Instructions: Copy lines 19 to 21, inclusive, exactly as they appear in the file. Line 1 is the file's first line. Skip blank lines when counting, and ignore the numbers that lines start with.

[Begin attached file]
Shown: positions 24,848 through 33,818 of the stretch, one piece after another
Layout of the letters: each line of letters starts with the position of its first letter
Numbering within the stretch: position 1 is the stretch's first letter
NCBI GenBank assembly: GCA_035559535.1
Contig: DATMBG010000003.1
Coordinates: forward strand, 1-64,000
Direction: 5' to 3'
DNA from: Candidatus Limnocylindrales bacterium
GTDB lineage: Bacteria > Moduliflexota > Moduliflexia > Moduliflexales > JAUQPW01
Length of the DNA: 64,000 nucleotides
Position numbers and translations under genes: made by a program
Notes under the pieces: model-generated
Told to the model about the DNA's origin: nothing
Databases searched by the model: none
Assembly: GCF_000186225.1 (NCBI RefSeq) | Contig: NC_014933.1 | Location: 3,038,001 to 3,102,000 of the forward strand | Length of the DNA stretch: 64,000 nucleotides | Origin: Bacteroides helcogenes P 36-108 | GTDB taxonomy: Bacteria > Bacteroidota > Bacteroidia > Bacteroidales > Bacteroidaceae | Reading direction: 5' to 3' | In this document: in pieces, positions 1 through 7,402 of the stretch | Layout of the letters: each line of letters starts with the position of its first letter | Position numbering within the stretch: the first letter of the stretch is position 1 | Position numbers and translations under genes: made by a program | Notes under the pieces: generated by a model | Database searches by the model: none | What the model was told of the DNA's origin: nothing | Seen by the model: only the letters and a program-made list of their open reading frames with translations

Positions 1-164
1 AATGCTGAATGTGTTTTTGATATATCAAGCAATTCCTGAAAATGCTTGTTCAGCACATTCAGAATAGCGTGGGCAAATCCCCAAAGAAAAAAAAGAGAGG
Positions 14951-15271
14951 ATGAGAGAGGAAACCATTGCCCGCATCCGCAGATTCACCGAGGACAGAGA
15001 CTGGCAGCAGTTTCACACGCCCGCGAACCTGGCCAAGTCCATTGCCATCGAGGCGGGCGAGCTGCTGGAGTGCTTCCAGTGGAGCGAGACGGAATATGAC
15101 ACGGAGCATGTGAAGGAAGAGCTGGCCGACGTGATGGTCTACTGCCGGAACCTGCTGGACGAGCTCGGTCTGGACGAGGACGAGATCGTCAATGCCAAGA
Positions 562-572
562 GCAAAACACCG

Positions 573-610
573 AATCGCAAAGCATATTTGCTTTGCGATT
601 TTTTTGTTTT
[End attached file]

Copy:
14951 ATGAGAGAGGAAACCATTGCCCGCATCCGCAGATTCACCGAGGACAGAGA
15001 CTGGCAGCAGTTTCACACGCCCGCGAACCTGGCCAAGTCCATTGCCATCGAGGCGGGCGAGCTGCTGGAGTGCTTCCAGTGGAGCGAGACGGAATATGAC
15101 ACGGAGCATGTGAAGGAAGAGCTGGCCGACGTGATGGTCTACTGCCGGAACCTGCTGGACGAGCTCGGTCTGGACGAGGACGAGATCGTCAATGCCAAGA